Birds – Allies

February 24

When I was making plans to put up this site and thinking about what I could offer that would be of value, I came across a woman who said she was “a freelance writer and avid organic gardner.” I subscribed to her email list and it was not too long before I unsubscribed.

The email that really pushed me “over the cliff” so to speak was one telling about howawful it was to have birds in your garden. I was dumbfounded that an organic gardener would say such a thing.  As I read on I found  she was selling some “bird scare” product and I guess she felt the only way to sell it was to tell her readers that birds were bad for your garden.

In my 32 years of gardening I’ve always enjoyed the birds and have had problems only about twice.  99% of my feathered friend have been allies of the finest sort: devouring a great many bad insects, and adding joy to my life with their beauty and antics.

I see bluebirds, cardinals, robins, sparrows of various sorts, doves, mockingbirds, and thrashers in the garden a lot.  Many other birds  inhabit our property and probably visit the garden when I am not around.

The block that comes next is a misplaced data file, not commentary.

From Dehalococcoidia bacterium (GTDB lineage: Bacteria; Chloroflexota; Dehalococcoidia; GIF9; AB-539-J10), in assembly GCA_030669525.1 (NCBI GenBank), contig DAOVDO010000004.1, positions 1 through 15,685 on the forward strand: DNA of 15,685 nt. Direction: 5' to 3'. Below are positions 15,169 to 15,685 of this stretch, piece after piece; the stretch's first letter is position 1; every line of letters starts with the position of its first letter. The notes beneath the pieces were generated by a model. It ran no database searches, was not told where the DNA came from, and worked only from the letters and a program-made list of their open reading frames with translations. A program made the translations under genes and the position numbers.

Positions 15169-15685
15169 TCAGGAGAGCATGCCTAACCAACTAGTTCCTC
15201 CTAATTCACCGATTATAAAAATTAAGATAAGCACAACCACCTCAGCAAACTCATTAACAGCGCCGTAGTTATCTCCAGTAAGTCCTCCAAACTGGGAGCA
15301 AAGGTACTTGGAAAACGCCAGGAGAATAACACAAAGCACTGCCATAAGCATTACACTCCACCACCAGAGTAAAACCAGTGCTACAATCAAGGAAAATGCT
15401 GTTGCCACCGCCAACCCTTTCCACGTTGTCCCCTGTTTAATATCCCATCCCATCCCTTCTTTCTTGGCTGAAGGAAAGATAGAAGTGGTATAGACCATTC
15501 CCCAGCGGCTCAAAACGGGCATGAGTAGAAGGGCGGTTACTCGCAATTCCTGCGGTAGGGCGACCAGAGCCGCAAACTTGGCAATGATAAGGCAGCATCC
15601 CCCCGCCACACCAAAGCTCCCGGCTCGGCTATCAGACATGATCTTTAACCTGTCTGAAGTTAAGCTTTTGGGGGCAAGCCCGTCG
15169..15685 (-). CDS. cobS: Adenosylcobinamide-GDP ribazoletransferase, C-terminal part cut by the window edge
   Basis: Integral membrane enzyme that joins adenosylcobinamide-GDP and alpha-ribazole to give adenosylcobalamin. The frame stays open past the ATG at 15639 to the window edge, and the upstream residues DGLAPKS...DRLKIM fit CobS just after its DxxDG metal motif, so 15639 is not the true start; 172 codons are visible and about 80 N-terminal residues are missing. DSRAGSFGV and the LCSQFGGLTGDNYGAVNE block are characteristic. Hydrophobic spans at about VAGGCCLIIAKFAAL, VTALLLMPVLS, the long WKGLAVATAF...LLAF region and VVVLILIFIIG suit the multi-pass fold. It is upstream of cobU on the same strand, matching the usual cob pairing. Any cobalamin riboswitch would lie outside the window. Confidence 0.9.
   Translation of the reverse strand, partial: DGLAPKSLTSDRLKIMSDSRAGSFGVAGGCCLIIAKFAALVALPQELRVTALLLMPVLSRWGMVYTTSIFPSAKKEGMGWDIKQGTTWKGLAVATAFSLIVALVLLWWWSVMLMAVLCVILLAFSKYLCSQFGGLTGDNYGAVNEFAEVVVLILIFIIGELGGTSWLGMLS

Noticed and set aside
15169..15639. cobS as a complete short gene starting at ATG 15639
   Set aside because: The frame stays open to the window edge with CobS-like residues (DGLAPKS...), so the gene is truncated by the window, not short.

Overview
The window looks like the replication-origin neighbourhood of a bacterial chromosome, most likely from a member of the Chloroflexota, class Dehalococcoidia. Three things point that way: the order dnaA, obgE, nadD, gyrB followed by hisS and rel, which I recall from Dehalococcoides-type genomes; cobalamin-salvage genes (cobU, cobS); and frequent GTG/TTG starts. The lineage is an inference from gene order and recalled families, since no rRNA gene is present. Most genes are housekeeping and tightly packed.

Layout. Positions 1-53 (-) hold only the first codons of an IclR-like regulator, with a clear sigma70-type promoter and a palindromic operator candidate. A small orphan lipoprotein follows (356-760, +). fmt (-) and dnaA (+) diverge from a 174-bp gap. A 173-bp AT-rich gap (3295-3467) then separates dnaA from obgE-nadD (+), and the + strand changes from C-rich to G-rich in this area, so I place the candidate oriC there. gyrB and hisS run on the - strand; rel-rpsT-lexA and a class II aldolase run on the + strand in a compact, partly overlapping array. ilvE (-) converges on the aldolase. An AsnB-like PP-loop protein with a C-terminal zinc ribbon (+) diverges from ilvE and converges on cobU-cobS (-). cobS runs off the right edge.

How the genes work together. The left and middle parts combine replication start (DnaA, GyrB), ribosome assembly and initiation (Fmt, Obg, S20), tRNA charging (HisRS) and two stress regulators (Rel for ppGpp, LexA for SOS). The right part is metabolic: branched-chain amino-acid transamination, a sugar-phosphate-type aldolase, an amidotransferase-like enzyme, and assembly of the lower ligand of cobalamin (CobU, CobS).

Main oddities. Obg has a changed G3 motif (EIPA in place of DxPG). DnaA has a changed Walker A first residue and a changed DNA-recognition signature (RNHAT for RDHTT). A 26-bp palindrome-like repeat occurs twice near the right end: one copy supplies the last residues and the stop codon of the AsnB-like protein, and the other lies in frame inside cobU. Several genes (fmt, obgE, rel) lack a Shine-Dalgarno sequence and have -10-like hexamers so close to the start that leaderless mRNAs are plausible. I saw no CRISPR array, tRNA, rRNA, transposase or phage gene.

I don’t particularly care for the English Sparrows, because they fight the Bluebirds for the nesting box ——-even after the bluebirds have young.

We have not had any problems with crows but I get nervous when their gang comes out of the woods to feed in the early AM. I’ve heard a lot of bad reports about them.

I grow berries.  The birds slash on occasional strawberry.  (Why does it always have to be the biggest and best looking one?) And they definitely take some of the blueberries, but the berries seem to be an addition to their meals — not the main course.

An exception to this rule was two teenage mocking birds that definitely had an attitude problem.  They would wait until they saw me coming and then would fly to the blueberry bushes and start wildly pulling off berries —- ripe or not — made no difference.  They made a great game of it.  I didn’t think it was too funny.

I put nets over the bushes and low and behold they got under the nets.  One I managed to catch. The other got away and was not the least deterred by not having his brother around any more.

The last part of this story will be hard to believe but it is exactly what happened.

The next day this teenage bird was waiting for me when I came to pick berries. He waited until I came thru the gate and then he dropped onto the blueberries. When I was within two feet of him he flew up and perched on a 6 foot post close by fussing and flitting.  Suddenly from the bushes that border our property – an adult mocking bird came over and sat on a perch next to the teenager.   He made some quiet mocking bird noises looking right at the teenage bird. They both flew away and I did not have anymore problem. I wonder what he said?

Pictures: #1 Blueberry bushes October 2, 2009 #2 Blueberry bushes January 8, 2010  #3  February 21, 2010

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